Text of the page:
Source: Phnom Penh Post
Hundreds of garment workers on Phnom Penh’s Veng Sreng Boulevard yesterday continued to protest the dismissal of a union leader at a factory that supplies US retail giant K-Mart, claiming he was fired for pushing the owners to respect a recent labour arbitration decision.
Workers Friendship Union Federation leader Bou Thet, who works in the machine
repair section at the International Fashion Royal Co factory, said he was fired on Tuesday, with a representative of the 80 percent US-owned factory citing his “bad attitude”.
Thet said all 1,100 workers from the factory had protested on Wednesday but some returned to work yesterday. He said the factory representative also claimed that he had “cheated the company” out of money, but he believed the real reason was his unionism.
“The factory offered me $600 compensation but I don’t want it,” Thet said, adding he was proud of his activism and wanted to return to his work and labor organising. “The workers also want me to go back to work, as I negotiated many benefits for workers last year.”
On May 27, he said, the Arbitration Council ruled in favour of the workers’ requests for their overtime meal allowances to be paid weekly instead of monthly, for maternity leave to be paid to pregnant workers before they take leave and for a daycare centre at the factory.
“The factory rejected the decision, and they do not intend to implement it,” Thet said.
Arbitration Council official Am Nan said that the factory was not legally required to accept the decision.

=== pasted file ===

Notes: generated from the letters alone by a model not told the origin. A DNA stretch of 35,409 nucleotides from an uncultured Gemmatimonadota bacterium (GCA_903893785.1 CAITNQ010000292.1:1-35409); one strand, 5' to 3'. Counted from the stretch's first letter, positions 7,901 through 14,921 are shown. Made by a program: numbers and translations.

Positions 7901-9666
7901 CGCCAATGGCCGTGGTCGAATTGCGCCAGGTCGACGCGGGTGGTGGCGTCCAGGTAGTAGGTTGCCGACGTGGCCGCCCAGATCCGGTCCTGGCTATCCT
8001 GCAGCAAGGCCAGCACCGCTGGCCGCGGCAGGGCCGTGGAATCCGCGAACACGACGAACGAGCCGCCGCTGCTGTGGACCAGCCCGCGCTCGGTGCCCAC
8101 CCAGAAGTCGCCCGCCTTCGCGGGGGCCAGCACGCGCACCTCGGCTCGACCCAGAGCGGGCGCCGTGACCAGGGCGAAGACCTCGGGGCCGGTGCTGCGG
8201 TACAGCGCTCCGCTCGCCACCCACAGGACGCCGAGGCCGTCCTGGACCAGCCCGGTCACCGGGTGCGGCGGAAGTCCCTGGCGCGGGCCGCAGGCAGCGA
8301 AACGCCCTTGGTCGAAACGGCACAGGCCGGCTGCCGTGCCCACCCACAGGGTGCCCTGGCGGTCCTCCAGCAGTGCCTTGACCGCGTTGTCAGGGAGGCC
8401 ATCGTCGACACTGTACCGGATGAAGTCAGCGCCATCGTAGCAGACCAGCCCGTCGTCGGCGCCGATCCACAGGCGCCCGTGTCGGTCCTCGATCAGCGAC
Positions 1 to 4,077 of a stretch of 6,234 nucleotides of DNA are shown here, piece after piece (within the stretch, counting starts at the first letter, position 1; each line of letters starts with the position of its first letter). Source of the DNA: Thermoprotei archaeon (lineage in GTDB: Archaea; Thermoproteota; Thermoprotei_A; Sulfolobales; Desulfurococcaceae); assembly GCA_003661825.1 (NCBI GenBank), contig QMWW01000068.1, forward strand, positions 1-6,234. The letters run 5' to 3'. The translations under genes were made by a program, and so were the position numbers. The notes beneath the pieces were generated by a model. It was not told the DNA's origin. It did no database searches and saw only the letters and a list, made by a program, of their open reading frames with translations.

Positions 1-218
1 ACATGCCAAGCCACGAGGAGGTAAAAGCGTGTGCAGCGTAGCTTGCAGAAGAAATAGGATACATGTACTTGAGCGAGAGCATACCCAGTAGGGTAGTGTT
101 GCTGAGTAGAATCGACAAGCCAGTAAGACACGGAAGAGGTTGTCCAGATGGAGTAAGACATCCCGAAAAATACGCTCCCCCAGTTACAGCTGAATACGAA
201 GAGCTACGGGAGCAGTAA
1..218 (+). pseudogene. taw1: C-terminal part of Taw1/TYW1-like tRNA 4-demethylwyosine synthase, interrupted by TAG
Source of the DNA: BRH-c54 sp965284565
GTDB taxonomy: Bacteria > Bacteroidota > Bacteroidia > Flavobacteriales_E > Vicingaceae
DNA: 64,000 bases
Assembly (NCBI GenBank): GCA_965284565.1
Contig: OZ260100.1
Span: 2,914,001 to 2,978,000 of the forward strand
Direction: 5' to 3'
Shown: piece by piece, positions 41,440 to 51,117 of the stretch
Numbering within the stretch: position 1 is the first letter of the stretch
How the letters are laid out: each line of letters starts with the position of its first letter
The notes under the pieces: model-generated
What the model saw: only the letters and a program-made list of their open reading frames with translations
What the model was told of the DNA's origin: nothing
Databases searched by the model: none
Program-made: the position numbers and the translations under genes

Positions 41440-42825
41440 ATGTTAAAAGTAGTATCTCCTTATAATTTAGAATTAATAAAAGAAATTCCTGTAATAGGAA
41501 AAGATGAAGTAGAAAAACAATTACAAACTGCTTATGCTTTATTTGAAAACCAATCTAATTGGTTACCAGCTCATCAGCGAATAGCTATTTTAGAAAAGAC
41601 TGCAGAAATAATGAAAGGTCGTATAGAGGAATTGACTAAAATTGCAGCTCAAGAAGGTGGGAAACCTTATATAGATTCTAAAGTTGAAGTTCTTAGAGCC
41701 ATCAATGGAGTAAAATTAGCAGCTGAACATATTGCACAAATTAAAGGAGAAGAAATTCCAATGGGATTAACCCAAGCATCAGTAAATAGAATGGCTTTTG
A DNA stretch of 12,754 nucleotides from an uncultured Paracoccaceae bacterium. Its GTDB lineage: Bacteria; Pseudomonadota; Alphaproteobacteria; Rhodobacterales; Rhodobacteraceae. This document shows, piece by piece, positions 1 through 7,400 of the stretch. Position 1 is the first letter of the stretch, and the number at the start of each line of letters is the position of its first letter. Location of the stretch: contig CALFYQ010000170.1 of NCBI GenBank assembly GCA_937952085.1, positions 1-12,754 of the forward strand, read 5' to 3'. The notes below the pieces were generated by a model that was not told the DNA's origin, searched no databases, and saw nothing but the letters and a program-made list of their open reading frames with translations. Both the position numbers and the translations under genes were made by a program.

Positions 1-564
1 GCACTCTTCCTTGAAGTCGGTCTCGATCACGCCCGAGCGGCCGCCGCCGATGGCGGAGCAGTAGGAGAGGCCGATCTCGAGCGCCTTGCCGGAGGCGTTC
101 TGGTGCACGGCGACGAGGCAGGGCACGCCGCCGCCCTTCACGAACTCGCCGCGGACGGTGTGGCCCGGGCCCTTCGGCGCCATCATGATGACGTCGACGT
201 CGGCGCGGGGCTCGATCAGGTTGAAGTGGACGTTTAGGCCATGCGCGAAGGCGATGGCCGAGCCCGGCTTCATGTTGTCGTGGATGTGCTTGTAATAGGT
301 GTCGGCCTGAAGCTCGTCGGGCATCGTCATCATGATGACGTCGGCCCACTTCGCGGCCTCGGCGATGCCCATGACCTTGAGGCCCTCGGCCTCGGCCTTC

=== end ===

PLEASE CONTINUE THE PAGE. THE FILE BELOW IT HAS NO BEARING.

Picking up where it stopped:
“If the decision is binding and one party does not implement it, the other party can ask the court to enforce the decision,” Nan said, noting the May 27 decision, like most made by the council, was not binding.
According to the Garment Manufacturers Association in Cambodia (GMAC), International Fashion Royal Co is 80 percent US-owned and 20 percent South Korean-owned. It supplies K-Mart and produce Tresics, Color Thread and Kids & Co clothes, according to Thet.
A factory representative listed by GMAC who did not give her name said only that the manager was “in the process of solving” the dispute. She referred questions to him, but would not provide contact details.
The factory is also part of the International Labour Organization’s Better Factories Cambodia programme but its communications officer, Ly Sokheng, said in an email that its assessment of the factory could not yet be made public. “All our factory members that have had at least 2 assessments . . . are subject to public reporting,” he said.
Sieng Chrourn, a spokesperson for a representative of Thet’s union, said that the union and the factory’s workers planned to force the factory to re-instate their leader to his job. “We will continue the strike until the problem is solved,” she said.